Ulrich Eichhorn, who oversees engineering for Bentley, says that for the first time in his career there and with parent Volkswagen, he's encouraged that auto industry engineers will finally get the remaining bugs out of lithium-ion (Li-Ion) batteries similar to those used in laptop computers.
That's good news for the auto industry, which is counting on improved Li-Ion batteries as a key component of electric cars and so-called "plug-in" hybrids. Today's hybrids like the Toyota Prius use a conventional gasoline engine to recharge the nickel-metal hydride batteries they use for propulsion when the car is in electric-only mode, which is starting up, and at low speeds and low acceleration. A plug-in hybrid with lithium ion batteries, like the upcoming 2011-model Chevrolet Volt, can be plugged in to recharge at home. That increases the car's range, but first there are some hurdles that need to be jumped.
I spoke with Eichhorn at a press introduction in Boston. Following are edited excerpts of our discussion:
BNET: The main problem with lithium ion batteries is heat, right?Ulrich Eichhorn: Yes. They get quite hot, which anybody who has held a laptop on their lap for a long time on an airplane knows, in the over-air-conditioned interior of the plane you are quite warm. The other problem is they can get a short which can lead to a chain reaction, and they go, "Pfft."
BNET: What does "Pfft" mean? They catch on fire, right? UE: Exactly, like the scary pictures you have seen of laptops that caught fire. It's related to the process that produces heat in normal operation, there is also something else going on that creates waste heat. If there is a problem, more and more of the energy gets devoted to creating this waste heat. That can affect the adjoining cell and you can have a chain reaction.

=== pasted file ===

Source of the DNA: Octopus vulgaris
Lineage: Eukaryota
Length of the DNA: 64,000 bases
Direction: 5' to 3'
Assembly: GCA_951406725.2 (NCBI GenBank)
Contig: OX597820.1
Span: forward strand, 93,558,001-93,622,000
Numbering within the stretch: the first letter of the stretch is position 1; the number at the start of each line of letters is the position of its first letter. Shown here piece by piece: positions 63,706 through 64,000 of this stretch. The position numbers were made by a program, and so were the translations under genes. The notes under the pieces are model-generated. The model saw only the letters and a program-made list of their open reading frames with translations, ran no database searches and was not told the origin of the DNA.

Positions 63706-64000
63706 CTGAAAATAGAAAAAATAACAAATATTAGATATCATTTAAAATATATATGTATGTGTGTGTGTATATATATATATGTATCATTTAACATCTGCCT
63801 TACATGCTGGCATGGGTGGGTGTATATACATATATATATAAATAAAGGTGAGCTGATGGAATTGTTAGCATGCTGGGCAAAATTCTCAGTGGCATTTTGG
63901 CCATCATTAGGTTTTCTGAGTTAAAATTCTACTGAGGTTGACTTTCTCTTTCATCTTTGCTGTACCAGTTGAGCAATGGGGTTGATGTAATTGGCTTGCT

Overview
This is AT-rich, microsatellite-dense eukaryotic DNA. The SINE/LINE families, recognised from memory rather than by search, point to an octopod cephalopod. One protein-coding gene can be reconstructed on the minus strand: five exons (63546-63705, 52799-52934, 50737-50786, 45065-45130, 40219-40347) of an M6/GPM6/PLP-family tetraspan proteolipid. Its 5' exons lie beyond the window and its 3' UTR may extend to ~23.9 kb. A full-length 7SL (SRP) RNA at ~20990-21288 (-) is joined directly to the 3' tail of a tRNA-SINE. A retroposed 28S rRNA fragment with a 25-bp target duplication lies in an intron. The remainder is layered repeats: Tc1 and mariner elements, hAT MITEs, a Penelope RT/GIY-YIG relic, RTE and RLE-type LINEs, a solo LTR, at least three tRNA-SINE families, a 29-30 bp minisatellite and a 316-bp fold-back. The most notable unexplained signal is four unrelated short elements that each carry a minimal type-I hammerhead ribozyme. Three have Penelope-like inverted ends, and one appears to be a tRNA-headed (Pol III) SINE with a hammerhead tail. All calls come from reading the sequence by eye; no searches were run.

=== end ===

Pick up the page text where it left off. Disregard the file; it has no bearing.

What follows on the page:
BNET: So what's changed? Is anybody trying to change the basic physics of how the batteries work, so that they don't produce as much heat in normal operation, or is that something that's inevitable, and they're fixing the chain-reaction problem? UE: It's both. It's like a lot of things in the auto industry, if you are producing heat, it's because your device isn't very efficient. That's why there are gearbox lubricant cooling systems, it's because the gearboxes are not as efficient as they should be. Same here, if your system is producing heat that you don't want, it's because it's not very efficient, and they're working on that.
As for the catastrophic heat, there's a guy who has shot a video where he drives a nail through a lithium ion battery, which would normally give it a lot of problems, and it doesn't go, "Pfft." Does that mean it's solved? I don't know.
BNET: So again, what's changed? UE: The biggest thing that has changed is that there is now a critical mass of engineers working on this thing, with economic viability in mind, it's not just somebody in a lab somewhere who wants to win an award for being Researcher of the Year. For the first time since I am following this, say 20 to 25 years, it's encouraging. They haven't encountered some law of nature that makes this all impossible, which is something I was always very skeptical about.